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Make it Old: Lucian's A True Story, Joyce's Ulysses,and Homeric Patterns in Ancient Fiction
For fifty years after the publication of Ulysses, the relation between Homer's epic and Joyce's novel was a central feature of Joyce criticism. Since the seventies, as interest in the Homeric parallels began to wane, Bakhtinian and poststructuralist approaches continued to enhance our knowledge of Joyce's ties to antecedent texts and discursive practices. Between the earlier studies of allusion and influence and more recent accounts of Joyce's intertextuality, it may well be that Ulysses' relation to its various traditions has been more widely studied than that of any other literary text. This being the case, it is rather curious that the full extent of Joyce's connection to classical reworkings of Homeric material has yet to be satisfactorily disclosed and generally acknowledged. In particular, Ulysses' resemblances to Lucian's A True Story are not discussed at any length, despite the fact that this Hellenistic text contains parodic versions of Homeric events, and of Homer himself. For this reason alone, Lucian's narrative should be known to Joyceans; in addition, speculation on the possible relations between the two works pose intriguing general questions for Ulysses criticism, for literary history, and concerning modernism's self-presentations.
Joyce scholarship frequently mentions Menippean satire and its tradition, and Lucian's dialogues are occasionally discussed. 1 But somehow his outrageous narrative with the postmodern title, A True Story, has escaped critical notice. 2 Though generally treated by classicists as a parody of fanciful travelogues, pseudo-histories, or philosophical doctrines, this text also recounts a farcically exaggerated series of amazing adventures and epic-style events. 3 These include a seventy-nine day storm at sea, a [End Page 371] visit to a land of wine, a voyage to the moon, a descent through the Cloudcuckooland of Aristophanes ("he was a wise man who told the truth," [1.30] we are informed), a twenty-month period inside the belly of a gargantuan whale, a trip to Hades, a voyage to Ogygia, battles with dolphin-riding pirates, and visits to islands of minotaurs and demi-women. That is, many basic features of the seafaring epic exemplified by and originating in the Odyssey are here amplified, exaggerated, and travestied. Specifically odyssean features include the aeolean storm at sea (1.6), the narrator-protagonist's relating his adventures to an assembled company (1.33), the visits to Hades and Calypso's isle, and the scene in which the protagonist, having descended to Hades, receives the same prediction concerning the events of his future that Odysseus had received from Circe (2.28).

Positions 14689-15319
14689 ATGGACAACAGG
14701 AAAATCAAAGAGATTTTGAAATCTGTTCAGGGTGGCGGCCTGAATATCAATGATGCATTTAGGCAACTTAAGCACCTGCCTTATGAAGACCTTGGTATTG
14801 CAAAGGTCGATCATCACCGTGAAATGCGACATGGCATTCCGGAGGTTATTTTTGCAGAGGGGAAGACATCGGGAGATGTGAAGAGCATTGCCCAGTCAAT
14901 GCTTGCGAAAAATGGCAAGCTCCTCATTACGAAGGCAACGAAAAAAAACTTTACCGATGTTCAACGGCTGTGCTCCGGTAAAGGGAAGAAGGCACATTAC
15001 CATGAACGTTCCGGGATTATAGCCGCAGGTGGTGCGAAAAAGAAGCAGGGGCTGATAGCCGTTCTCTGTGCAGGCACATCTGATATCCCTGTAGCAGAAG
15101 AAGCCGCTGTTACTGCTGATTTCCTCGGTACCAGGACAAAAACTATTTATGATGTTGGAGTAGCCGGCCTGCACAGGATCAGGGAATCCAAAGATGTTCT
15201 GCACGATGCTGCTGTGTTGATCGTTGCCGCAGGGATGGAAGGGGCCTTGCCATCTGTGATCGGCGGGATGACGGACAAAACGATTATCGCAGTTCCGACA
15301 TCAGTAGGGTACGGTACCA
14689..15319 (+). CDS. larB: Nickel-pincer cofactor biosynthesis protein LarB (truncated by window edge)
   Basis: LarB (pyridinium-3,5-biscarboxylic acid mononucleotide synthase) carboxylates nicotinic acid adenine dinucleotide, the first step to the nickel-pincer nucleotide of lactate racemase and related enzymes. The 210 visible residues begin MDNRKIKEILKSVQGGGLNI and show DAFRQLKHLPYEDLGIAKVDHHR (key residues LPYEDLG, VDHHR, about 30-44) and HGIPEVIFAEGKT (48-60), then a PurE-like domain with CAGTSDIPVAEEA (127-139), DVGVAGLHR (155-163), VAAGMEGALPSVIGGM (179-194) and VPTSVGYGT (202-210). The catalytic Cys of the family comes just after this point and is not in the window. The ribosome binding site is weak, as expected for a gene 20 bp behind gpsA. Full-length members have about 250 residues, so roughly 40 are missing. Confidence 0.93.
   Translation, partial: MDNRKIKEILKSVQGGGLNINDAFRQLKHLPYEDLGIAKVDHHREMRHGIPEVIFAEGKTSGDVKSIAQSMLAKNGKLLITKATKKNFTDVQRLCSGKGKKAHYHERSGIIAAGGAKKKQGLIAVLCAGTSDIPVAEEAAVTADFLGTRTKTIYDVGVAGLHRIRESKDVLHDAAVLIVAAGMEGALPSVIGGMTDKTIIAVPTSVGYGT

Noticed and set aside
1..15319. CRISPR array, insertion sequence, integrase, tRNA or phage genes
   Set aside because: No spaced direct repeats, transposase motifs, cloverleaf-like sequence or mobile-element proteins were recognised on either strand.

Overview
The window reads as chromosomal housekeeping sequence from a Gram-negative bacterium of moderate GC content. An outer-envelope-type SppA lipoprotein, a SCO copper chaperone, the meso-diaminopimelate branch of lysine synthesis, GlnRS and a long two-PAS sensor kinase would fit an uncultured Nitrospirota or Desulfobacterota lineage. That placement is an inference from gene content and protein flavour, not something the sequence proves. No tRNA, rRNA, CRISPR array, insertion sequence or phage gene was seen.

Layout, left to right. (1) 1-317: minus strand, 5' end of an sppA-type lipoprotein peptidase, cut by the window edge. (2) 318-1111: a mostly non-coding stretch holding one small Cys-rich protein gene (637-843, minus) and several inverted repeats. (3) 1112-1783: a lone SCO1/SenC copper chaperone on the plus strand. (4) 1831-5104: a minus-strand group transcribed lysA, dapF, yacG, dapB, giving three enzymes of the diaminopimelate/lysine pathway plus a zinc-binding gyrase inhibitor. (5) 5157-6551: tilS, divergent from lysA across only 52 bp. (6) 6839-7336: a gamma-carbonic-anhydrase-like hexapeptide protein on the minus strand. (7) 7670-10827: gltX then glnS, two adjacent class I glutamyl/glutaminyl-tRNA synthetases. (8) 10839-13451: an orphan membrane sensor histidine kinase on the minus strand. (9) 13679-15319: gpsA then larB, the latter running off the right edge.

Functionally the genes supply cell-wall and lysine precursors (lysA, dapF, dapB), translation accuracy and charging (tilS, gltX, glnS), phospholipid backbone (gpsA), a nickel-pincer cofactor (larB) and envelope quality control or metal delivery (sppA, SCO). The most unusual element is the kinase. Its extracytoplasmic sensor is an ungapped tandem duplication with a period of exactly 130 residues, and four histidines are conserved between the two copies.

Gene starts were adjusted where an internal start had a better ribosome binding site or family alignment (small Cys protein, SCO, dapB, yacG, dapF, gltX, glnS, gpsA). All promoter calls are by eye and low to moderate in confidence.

Homer is a constant presence in the text. Lucian's narrator occasionally corrects Homer's account, suggesting an alternative explanation for the celestial shower of blood that marked the death of Sarpedon (1.17); at other points he comically corroborates or augments some of Homer's stranger descriptions--in the city of dreams, "[t]here are four gates, not two as Homer says" (2.33). To crown it all, Homer appears in person; the narrator even has a substantial discussion with him in Hades, where he is presented about as irreverently as Shakespeare is in Joyce's Circe episode (15.3826-29, 3853). One highlight from this scene that may amuse literary scholars and exegetes occurs when the narrator asks Homer why he began the Iliad with the account of the wrath of Achilles: "For no particular reason, he replied; it had just come into his head that way" (2.20). This is a rather intriguing passage insofar as it both foregrounds and dismisses textual origins and their significance. One detects not so much a sense of literary belatedness as an impatience over the continuing cultural and epistemic authority of Homer.
Throughout, Homeric representations are treated with humorous skepticism or downright mockery. At the beginning of his text, Lucian denounces preposterous fabrications passed off as true accounts, and states that...